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Habits of Hyper-Growth Sales #10: Defend Your Ownership

(this post originally appeared on LinkedIn here)

In every larger organization people fight for influence. This is totally healthy as long as the best interest of the organization is what everybody is focused on.

Accounts attract attention internally for their already established revenue size, their growth, and/or the special relationship with the customer. So the more successful an account team is the more attention they will receive from their management and peers.

The problem starts when these regard their own agenda or their department’s as important enough to claim a say in the account.

In my earlier posts I described how the leadership principle of ownership of outcomes provides the fuel for hyper-growth. It focuses every team member on delivering value to the customer, earning their trust, and building flywheels that generate exponential growth over an extended period.

People outside the team carry ownership for their own outcomes. These might coalesce with the account team’s outcomes and then the relationship will be a win-win, but they can also conflict. And then the relationship will be a lose-lose.

So, how to manage this conflict?

First, the account team must define the outcome they are aiming for in a multi-year account plan describing how the customer makes buying decisions, how we gain influence on these, and the sales campaigns to deliver hyper-growth.

Ideally we want to proactively involve e.g., marketing, product management, business development, already in defining these campaigns. But we also need a process for responding reactively to asks to approach our customer.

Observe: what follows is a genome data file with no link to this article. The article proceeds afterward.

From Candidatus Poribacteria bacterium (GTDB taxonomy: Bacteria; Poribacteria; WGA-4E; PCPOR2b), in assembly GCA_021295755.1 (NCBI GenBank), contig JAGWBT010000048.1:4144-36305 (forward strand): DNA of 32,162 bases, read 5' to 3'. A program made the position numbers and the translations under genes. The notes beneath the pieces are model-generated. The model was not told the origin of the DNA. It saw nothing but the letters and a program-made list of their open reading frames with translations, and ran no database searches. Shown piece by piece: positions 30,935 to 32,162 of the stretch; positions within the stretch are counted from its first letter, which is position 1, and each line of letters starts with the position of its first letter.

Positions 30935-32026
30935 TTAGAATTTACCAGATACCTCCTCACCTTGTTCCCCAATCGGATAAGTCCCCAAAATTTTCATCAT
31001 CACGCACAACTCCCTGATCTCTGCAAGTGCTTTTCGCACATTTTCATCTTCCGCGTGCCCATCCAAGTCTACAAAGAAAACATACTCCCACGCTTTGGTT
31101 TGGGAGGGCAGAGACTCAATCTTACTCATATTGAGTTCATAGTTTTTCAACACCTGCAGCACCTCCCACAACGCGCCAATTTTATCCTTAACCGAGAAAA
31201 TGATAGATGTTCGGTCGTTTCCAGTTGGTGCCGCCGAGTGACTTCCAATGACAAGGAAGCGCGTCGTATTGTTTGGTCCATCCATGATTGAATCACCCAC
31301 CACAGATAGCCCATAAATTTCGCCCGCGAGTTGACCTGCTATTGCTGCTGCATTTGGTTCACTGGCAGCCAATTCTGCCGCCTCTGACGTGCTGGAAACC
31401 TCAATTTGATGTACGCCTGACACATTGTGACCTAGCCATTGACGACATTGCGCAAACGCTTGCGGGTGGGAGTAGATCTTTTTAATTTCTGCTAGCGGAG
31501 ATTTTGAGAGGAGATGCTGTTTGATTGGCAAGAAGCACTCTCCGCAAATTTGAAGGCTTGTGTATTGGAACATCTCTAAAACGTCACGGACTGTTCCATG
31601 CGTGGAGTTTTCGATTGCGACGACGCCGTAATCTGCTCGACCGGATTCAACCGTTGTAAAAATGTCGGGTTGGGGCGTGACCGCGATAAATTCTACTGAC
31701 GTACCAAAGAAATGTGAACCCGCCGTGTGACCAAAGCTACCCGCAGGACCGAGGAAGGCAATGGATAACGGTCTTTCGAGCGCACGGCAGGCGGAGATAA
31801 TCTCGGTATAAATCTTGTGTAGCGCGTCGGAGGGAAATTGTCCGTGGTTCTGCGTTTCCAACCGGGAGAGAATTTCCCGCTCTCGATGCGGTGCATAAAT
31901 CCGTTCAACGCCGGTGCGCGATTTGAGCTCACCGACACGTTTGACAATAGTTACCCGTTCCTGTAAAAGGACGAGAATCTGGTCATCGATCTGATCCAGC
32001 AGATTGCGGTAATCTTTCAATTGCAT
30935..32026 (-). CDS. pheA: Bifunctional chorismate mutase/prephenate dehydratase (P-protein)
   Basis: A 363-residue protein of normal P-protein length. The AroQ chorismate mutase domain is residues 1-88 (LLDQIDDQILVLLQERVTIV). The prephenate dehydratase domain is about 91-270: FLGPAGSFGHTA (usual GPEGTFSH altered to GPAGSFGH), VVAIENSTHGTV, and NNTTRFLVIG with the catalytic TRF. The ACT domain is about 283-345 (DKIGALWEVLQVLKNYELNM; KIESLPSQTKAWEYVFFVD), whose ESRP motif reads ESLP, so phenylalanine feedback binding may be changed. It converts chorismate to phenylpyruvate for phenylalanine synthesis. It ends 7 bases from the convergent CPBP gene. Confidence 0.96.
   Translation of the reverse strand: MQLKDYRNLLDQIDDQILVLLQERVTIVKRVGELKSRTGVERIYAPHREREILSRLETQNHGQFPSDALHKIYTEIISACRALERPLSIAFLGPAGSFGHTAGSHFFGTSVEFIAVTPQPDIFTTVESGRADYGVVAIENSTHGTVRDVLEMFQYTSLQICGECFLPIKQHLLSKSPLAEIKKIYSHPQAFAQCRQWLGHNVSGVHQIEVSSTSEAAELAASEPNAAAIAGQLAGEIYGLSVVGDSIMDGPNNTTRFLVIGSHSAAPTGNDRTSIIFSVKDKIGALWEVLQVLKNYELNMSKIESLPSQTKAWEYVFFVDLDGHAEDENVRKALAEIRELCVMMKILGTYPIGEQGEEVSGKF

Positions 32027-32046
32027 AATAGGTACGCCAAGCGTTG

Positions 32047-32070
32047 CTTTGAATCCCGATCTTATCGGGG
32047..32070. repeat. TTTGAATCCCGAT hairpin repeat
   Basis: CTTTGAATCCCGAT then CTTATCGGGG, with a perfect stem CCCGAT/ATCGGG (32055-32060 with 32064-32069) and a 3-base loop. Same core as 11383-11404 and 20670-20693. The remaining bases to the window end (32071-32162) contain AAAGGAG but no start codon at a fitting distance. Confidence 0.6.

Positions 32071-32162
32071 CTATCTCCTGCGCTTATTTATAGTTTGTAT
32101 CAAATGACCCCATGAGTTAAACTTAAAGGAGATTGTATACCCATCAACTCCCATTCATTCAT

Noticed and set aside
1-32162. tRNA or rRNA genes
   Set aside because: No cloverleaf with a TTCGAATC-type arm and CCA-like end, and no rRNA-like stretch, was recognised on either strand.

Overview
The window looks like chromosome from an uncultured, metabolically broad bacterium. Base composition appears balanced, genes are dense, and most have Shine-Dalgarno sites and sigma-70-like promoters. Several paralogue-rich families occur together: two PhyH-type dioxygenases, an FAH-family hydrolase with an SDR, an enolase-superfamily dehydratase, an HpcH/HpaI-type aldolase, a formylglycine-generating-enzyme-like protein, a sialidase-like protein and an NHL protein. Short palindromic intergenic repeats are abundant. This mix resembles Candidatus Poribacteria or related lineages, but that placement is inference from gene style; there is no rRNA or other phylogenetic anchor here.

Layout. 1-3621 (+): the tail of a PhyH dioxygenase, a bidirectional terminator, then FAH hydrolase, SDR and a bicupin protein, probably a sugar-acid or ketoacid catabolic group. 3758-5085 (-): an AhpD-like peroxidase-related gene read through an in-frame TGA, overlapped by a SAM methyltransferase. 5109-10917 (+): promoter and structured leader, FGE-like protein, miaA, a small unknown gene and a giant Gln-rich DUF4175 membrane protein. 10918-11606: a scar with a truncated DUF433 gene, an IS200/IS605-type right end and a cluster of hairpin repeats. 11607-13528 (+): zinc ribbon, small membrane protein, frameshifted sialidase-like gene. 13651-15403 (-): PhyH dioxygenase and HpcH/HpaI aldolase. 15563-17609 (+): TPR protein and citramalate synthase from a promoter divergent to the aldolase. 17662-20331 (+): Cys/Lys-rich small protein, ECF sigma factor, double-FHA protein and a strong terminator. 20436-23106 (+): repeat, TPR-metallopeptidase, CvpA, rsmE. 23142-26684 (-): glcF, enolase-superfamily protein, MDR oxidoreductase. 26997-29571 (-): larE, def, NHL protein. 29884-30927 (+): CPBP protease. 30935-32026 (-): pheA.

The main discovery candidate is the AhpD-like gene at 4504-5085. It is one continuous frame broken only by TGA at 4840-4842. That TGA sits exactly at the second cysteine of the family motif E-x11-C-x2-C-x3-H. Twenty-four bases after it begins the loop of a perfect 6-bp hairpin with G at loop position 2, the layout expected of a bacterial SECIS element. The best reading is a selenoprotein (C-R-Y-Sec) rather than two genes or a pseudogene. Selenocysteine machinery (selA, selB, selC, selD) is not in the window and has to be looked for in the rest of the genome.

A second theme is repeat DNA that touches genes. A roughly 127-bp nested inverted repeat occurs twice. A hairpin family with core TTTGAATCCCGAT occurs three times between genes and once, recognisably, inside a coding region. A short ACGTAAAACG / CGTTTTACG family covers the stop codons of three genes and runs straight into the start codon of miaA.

What works:

Ask your peers to read the account plan and present their idea for a sales campaign, what the value proposition looks like, whom to address with it, how to deliver it, and its associated risks.

If the result is a good fit with your multi-year plan, proceed to execution. If not, push back on the idea and list all the points it is missing.

What doesn’t work:

Pushing back on the ask without providing a justification. Everybody needs to produce outcomes and so do your peers. You owe them an explanation even if it means spending your precious time on something you don’t plan to do.

Avoiding the conflict without doing anything. The ask will not go away, sooner or later you will be confronted with demonstrating progress. Your peers will believe you took ownership and report it to their own management. When your lack of engagement becomes obvious you’ll face an escalation.

Worst of all: Stepping aside and letting your peers walk into the account without your support. The result will not only be resources wasted on non-existing opportunities, but also a confused customer, opportunities for your competition to claim victory, partners losing trust.

For sustained hyper-growth the account team’s ownership of the customer outcome is non-negotiable.

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